(Phys.org) —Major currents in the North Atlantic Ocean seem to be slowing down, according to new research from the University of Reading.
The findings show that a recently measured slowdown of 10-15% may be part of larger decline that began in the 1990s and shows no sign of stopping yet. This slowdown could have big impacts on weather in Britain and elsewhere.
- New evidence of long-term decline in strength of warm Atlantic current linked to Gulf Stream
- Decline could cool North Atlantic and reverse the recent pattern of wet British summers
- It could also lead to fewer Atlantic hurricanes and more droughts in North Africa
The Atlantic Meridional Overturning Circulation (AMOC), which brings warm tropical waters up to the latitudes of Britain, linked to the Gulf Stream, is an important contributor to Europe's warm and temperate climate. A stronger circulation has been linked to a higher chance of wet summers in Britain.
Direct measurements of the AMOC have shown a 10-15% slowdown since 2004. This new study links these measurements to other measurements of changes in the deep North Atlantic (below 1km) and computer simulations, which together suggest a larger slowdown, starting in the 1990s and showing no sign of stopping yet.
This weakening of the AMOC is likely to cause a cooling of the North Atlantic Ocean, which has until recently been in a 'warm' phase. The knock-on consequences could include a reversal of the recent pattern of wet summers in Britain, fewer Atlantic hurricanes, and potentially damaging droughts in the Sahel region of North Africa.Unlike the plot of the science fiction movie 'The Day After Tomorrow', in which a sudden shutdown of the AMOC leads to dramatic falls in temperature plunging the northern hemisphere into an ice age, the real-world changes are expected to be much less dramatic, and happen over decades, not days.
Dr Jon Robson, from the National Centre for Atmospheric Science (NCAS) at the University of Reading, who led the research, said: "Our findings suggest there could be a relative cooling of the North Atlantic sooner rather than later, perhaps over the next decade or so.
"In Britain we could see a return to drier summers, although it could also lead to more droughts in parts of Europe and Africa. However, there's quite a bit of uncertainty about how fast changes might happen, and other influences - such as sea ice and greenhouse gases - are also important.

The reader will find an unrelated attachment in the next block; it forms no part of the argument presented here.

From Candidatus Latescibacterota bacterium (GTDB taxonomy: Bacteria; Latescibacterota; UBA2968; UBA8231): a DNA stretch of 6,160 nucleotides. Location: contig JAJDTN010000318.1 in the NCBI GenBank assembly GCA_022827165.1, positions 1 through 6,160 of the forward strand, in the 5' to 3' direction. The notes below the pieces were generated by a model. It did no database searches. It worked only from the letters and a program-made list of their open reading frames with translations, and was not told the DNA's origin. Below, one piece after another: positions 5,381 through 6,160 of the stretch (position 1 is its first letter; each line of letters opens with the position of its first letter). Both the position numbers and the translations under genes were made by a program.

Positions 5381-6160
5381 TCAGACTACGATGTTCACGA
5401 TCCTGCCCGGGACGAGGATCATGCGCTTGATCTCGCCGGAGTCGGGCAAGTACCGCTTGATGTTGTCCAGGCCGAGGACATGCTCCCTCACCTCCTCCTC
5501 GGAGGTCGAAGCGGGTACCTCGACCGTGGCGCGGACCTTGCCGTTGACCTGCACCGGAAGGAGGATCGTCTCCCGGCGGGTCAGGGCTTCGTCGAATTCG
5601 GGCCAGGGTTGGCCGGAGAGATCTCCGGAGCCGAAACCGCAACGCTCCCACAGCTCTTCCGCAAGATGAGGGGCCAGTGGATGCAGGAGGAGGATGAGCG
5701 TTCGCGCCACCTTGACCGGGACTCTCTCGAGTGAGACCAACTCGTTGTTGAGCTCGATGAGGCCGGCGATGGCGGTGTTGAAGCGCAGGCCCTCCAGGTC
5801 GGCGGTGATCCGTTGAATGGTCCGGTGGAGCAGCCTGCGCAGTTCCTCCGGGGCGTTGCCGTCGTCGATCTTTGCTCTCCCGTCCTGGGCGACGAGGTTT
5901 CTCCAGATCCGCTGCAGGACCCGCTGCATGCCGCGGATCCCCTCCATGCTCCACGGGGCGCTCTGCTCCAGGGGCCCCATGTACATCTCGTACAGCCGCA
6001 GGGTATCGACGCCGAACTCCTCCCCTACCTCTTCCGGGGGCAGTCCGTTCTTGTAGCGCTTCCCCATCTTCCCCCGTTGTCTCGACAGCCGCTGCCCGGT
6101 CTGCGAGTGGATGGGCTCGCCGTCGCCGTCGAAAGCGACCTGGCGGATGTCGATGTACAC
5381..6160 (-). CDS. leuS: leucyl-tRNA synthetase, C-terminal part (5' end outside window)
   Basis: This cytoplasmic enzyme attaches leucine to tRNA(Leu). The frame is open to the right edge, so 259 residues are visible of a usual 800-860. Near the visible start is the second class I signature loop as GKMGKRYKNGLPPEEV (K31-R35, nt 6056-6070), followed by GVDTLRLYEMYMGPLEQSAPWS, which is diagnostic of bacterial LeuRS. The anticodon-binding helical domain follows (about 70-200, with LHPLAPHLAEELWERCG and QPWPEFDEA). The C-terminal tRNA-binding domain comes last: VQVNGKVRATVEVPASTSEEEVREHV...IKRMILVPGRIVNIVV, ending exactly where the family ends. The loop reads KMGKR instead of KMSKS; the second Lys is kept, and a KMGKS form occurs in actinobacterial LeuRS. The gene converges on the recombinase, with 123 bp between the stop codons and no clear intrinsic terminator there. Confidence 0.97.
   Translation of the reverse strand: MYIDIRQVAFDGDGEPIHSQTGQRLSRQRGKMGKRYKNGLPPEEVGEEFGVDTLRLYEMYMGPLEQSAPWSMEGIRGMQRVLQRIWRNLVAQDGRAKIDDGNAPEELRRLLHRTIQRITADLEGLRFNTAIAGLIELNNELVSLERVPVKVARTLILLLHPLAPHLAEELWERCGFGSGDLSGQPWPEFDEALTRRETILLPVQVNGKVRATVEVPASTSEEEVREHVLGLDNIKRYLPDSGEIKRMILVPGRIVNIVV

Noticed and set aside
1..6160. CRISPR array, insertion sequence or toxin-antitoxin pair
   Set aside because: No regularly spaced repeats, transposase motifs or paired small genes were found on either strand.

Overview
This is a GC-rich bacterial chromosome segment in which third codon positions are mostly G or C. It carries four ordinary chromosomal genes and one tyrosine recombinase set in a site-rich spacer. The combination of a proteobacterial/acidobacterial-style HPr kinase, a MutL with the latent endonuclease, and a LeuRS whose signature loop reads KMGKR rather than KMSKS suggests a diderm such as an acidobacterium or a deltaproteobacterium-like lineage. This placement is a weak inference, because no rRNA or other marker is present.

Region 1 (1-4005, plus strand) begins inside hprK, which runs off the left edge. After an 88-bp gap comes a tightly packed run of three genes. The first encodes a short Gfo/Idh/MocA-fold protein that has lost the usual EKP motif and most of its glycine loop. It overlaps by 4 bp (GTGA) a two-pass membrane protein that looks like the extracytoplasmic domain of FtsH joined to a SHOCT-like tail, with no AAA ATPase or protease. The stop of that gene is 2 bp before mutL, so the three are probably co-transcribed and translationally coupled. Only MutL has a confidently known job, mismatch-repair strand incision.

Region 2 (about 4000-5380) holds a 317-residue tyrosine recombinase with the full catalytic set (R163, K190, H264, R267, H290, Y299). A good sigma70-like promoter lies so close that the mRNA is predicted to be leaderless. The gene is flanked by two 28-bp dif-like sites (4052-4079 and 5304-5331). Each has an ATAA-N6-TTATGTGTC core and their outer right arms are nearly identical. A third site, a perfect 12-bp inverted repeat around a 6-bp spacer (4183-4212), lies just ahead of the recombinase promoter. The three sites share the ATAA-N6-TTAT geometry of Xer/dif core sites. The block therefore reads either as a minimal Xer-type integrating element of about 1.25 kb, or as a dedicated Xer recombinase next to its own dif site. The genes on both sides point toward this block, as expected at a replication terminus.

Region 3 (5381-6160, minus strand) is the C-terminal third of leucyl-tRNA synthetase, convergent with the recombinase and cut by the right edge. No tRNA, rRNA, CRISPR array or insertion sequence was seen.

"There's lots of evidence that the AMOC is important for European climate, and seeing how these events unfold is a great opportunity to understand this influence better. There's no evidence this slowdown has been caused by global warming, although we can't rule out some link."
Professor Rowan Sutton, research director of NCAS at the University of Reading, was a co-author of the research. He said: "Those of us that spend our summer holidays in Britain would welcome a move away from a recent succession of soggy summers. But this research certainly isn't a forecast for summer 2014, or any other year. However, it could suggest a trend towards drier summers in the UK. These changes in UK climate would occur on top of a longer-term man-made global warming trend.
"The AMOC is linked to the Gulf Stream, which helps to warm British coastal waters, and a weakening of the AMOC could also mean a decline in the Gulf Stream, although there is currently no evidence that this is happening yet."
The research is published in the January edition of the journal Nature Geoscience.
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More information: Jon Robson, Dan Hodson, Ed Hawkins & Rowan Sutton (2014). "Atlantic overturning in decline?" Nature Geoscience, Vol 7, pp2-3, DOI: 10.1038/ngeo2050